This is the second part of the post on why Actors and OOP are really a bad match. In the last post we have seen how adding types and methods to actors could turn into a bad idea, now we look at another aspect of OOP – actors and inheritance.
Once you have wrapped an actor inside an object as our fathers did, you can hardly resist the temptation of composing by inheritance. On paper this is also a good idea, think for example to some sort of service that has some housekeeping to do (registering/unregistering clients, notify clients), what’s wrong in having a base class
Continue reading “Our Fathers’ Faults – Mixing Actors and OOP 2 – Acting is not an inherited trait”
Service from which LedService can be inherited?
This was intended to be a single comprehensive post about what’s wrong in mixing the Actor model with OOP. After a while I was writing this I discovered that there is a lot of stuff to be told, so I split the post in two. This is the first and talks about why you would like to add typing to Actors and then why you would like to get back. The next one (that I would likely publish in 2020) is about why you would like to add inheritance among actors and why guess what… you would refrain to do it. Let’s start.
Once that the concept of Actor as implemented by the Akka framework is clear, we can proceed to the first issue in mixing Actors and OOP, that is brilliantly depicted by the sentence “No good deed goes unpunished”.
Continue reading “Our Fathers’ Faults – Mixing Actors and OOP 1, Actors with methods”
After the first four posts of “Our Fathers’ Faults” it’s time to turn a specific aspect of the application – the Akka framework. The code I’m managing is strongly based on this framework offering endless inspiration for misuse and abuse. Before going straight to the sins parade, I think it is proper a brief introduction to the Akka framework actors and their usage. Half of my two readers are ludicrously proficient in Akka and Scala that they might think of skipping this post wouldn’t it be for my witty ranting prose style, the rest of you two may actually be interested in the content as well.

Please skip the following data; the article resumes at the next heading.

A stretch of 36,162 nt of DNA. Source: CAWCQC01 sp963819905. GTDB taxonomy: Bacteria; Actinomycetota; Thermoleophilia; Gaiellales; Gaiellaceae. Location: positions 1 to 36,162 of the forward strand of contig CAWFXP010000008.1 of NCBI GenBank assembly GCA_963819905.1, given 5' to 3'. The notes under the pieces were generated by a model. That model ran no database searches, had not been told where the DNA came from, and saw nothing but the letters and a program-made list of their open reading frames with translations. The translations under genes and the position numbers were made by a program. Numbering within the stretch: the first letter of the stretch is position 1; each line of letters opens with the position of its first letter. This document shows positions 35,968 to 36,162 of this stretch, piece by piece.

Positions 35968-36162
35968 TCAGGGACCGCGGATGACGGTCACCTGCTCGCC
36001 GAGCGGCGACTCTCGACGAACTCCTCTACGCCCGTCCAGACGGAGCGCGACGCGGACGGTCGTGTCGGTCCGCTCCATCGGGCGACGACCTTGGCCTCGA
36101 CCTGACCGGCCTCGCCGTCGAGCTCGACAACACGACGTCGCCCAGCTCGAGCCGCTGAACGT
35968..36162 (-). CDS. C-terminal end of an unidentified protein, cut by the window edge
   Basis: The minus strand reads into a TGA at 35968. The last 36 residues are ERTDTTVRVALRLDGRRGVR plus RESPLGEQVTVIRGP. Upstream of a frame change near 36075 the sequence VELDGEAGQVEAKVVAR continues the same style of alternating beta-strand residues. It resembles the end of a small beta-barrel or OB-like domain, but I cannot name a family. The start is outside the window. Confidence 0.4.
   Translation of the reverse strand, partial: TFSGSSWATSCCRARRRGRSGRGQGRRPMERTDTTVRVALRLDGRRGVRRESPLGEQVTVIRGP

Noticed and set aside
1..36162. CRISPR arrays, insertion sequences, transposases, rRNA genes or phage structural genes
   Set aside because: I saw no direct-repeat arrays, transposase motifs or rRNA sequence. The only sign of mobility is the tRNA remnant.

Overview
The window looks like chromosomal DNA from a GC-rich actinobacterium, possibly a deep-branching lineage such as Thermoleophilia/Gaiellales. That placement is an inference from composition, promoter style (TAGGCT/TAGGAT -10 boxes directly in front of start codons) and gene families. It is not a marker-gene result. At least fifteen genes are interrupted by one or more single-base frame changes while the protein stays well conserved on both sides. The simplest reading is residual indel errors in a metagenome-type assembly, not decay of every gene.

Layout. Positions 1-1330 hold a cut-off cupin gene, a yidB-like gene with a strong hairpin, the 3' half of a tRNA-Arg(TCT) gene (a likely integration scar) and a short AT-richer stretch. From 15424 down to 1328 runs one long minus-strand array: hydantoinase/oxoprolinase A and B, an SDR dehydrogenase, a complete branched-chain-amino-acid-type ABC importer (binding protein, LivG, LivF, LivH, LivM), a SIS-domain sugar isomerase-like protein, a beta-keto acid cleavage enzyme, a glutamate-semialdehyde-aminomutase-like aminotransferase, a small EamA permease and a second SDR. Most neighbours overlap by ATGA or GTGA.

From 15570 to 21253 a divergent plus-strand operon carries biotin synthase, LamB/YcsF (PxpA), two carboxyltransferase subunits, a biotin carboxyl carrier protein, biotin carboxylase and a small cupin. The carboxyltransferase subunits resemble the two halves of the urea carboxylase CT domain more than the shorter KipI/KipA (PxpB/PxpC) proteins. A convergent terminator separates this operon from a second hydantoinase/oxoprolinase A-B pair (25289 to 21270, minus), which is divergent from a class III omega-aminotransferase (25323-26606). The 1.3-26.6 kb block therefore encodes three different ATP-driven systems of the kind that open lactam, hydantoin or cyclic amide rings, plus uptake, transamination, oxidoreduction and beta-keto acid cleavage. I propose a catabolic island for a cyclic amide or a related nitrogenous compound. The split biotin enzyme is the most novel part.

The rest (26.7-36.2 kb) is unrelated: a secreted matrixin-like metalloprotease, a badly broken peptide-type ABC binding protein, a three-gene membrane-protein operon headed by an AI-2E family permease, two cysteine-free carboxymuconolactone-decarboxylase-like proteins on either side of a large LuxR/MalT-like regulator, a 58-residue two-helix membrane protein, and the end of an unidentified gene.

BTW, actors, as most innovations in programming, are no longer that innovative. The actor model dates back to 1973 (geez, I was 5! I couldn’t even spell “actor”!), but it has been largely popularized by the reactive manifesto as a viable model for reliable concurrent programming.
Continue reading “Our Fathers’ Faults – Akktors and Ekkstras”
Scala tries to help the programmer in many ways. Verbose and repetitive code can be often syntactic-sugarized into concise statements. This is very convenient but encourages the programmer to produce write-only code. Let’s talk about types. In many contexts, you can is very good at inferring types. Consider
val n = 1
This Is the most obvious case, you don’t need to specify
Continue reading “Our Fathers’ Faults – Scantly Typed Language”
Int because the language manages to infer the type of the variable from the type of the expression to the right of the equal sign.